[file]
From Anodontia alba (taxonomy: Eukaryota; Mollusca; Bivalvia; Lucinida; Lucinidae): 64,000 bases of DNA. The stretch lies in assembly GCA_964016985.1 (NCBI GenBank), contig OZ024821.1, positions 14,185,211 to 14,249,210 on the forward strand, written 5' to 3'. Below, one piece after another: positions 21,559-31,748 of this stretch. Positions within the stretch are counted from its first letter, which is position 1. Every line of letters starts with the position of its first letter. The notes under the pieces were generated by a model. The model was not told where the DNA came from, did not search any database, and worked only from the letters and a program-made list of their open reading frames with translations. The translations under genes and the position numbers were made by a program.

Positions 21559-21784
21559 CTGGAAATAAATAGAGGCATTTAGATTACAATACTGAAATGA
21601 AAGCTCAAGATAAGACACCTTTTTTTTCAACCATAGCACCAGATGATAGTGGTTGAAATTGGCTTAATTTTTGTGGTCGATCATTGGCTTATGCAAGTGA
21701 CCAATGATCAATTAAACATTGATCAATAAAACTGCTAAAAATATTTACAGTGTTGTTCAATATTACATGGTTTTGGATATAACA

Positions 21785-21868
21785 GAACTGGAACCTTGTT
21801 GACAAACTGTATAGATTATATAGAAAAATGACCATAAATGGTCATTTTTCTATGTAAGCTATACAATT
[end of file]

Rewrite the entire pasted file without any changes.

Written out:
From Anodontia alba (taxonomy: Eukaryota; Mollusca; Bivalvia; Lucinida; Lucinidae): 64,000 bases of DNA. The stretch lies in assembly GCA_964016985.1 (NCBI GenBank), contig OZ024821.1, positions 14,185,211 to 14,249,210 on the forward strand, written 5' to 3'. Below, one piece after another: positions 21,559-31,748 of this stretch. Positions within the stretch are counted from its first letter, which is position 1. Every line of letters starts with the position of its first letter. The notes under the pieces were generated by a model. The model was not told where the DNA came from, did not search any database, and worked only from the letters and a program-made list of their open reading frames with translations. The translations under genes and the position numbers were made by a program.

Positions 21559-21784
21559 CTGGAAATAAATAGAGGCATTTAGATTACAATACTGAAATGA
21601 AAGCTCAAGATAAGACACCTTTTTTTTCAACCATAGCACCAGATGATAGTGGTTGAAATTGGCTTAATTTTTGTGGTCGATCATTGGCTTATGCAAGTGA
21701 CCAATGATCAATTAAACATTGATCAATAAAACTGCTAAAAATATTTACAGTGTTGTTCAATATTACATGGTTTTGGATATAACA

Positions 21785-21868
21785 GAACTGGAACCTTGTT
21801 GACAAACTGTATAGATTATATAGAAAAATGACCATAAATGGTCATTTTTCTATGTAAGCTATACAATT